Biden Unveils “American Rescue Plan”, Powell Affirms No Rate Hikes “Anytime Soon”
Less than a week before officially taking office as the 46th President of the United States, Joe Biden outlined his $1.9 trillion legislative proposal aimed at combatting the human and economic toll the coronavirus has taken on the nation.
January 21st, Biden’s first full day in office, will mark the grim one-year anniversary of the first confirmed COVID-19 case in the U.S. Since then, the U.S. has reported over 23 million cases with over 384,000 deaths according to Johns Hopkins. To compound those harrowing numbers, data released Thursday showed another 965,000 Americans had filed for unemployment, the highest number since August.
Daily Confirmed New Cases (7-Day Moving Average)
Source: Johns Hopkins
President-elect Biden’s proposal, dubbed the “American Rescue Plan”, contains a bevy of fiscal support including a round of $1,400 direct payments, a $1,000 increase to the child tax credit, another $600 for children under 6 years old, $400 billion to directly fight COVID with initiatives like mass vaccination centers, $50 billion to expand testing, and the remainder going mostly to state and local governments.
Another notable inclusion in the plan is the $15 federal minimum wage Democrats have long been pushing for. It does not include other policy measures the Biden administration will likely lobby for once COVID is subdued. These include items like student loan forgiveness, an infrastructure bill promoting renewable energy, climate change initiatives, addressing the strenuous relationship with China, additions to the Affordable Care Act, and others.
Financial markets in the U.S. did not seem to initially react with many surprises to the proposal. Equity market futures in the U.S. were down modestly late into Thursday night with both the S&P 500 and Dow futures hovering around 15-25 bps lower than the Thursday close. NASDAQ futures were relatively flat. Futures did start declining with more conviction in the early morning hours of Friday. The 10-year U.S. Treasury yield dropped to 1.10% late Thursday after peaking at 1.18% mid-day Tuesday, signaling investors may still be a little wary of the months ahead.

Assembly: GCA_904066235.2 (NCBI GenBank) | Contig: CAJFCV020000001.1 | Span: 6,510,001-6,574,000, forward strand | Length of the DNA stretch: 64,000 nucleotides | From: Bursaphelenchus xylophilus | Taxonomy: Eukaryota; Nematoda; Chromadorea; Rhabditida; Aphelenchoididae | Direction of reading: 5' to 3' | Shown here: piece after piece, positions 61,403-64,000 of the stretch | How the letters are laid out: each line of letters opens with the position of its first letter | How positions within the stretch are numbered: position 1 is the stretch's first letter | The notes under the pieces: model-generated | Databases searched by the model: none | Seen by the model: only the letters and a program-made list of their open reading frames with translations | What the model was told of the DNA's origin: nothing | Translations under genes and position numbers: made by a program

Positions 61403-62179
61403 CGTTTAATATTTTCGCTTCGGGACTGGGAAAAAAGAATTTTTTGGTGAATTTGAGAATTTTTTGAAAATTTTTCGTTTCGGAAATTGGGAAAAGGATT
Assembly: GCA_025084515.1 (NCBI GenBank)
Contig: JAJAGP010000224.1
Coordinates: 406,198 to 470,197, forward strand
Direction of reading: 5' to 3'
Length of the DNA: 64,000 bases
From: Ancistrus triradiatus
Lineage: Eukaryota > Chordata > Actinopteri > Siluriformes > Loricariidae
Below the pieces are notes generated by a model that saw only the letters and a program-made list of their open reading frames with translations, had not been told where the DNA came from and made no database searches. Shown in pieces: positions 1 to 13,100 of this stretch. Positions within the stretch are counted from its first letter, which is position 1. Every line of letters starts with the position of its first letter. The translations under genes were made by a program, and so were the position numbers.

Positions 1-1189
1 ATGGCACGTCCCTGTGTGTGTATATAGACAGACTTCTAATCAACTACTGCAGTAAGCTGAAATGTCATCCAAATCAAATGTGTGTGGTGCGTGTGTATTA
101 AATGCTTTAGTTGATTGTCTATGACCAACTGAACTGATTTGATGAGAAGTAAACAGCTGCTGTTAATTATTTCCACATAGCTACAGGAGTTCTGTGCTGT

Thursday was a busy day and night for financial markets to digest. Coupled with President-elect Biden’s stimulus package announcement, Fed Chair Jerome Powell explicitly said the Fed is in no hurry whatsoever to start raising rates again or to pause its purchasing program.
None of the above news should shock investors. Once it was clear Joe Biden would be elected President markets began pricing in another large fiscal stimulus. That became even more likely last week with Democrats sweeping the U.S. Senate runoff elections in Georgia to split the Senate 50/50, and Fed Chair Powell has repeatedly hinted that the Fed will keep monetary policy loose for longer if needed. Even if inflation picks up as many expect, the Fed’s 2% target inflation rate would need to become the norm and more importantly, employment numbers would need to improve before they consider reversing course.
With cheap borrowing costs, low yields in traditional fixed income markets, more money flowing into the system from policymakers in Washington, and COVID continuing to suppress economic growth, supportive conditions for equities should persist. In the near term look for high-growth sectors like Technology, emerging markets, and small-caps to continue their outperformance. As vaccines are widely administered and the economy begins its return to normalcy look for out-of-favor styles like Value and beaten-down industries like travel, hospitality, energy, and transportation to rebound.
As is the case in all economic environments, time in the market beats timing the market. Stay disciplined, stay invested. To quote the great Charlie Munger, “The big money is not in the buying and selling, but in the waiting”.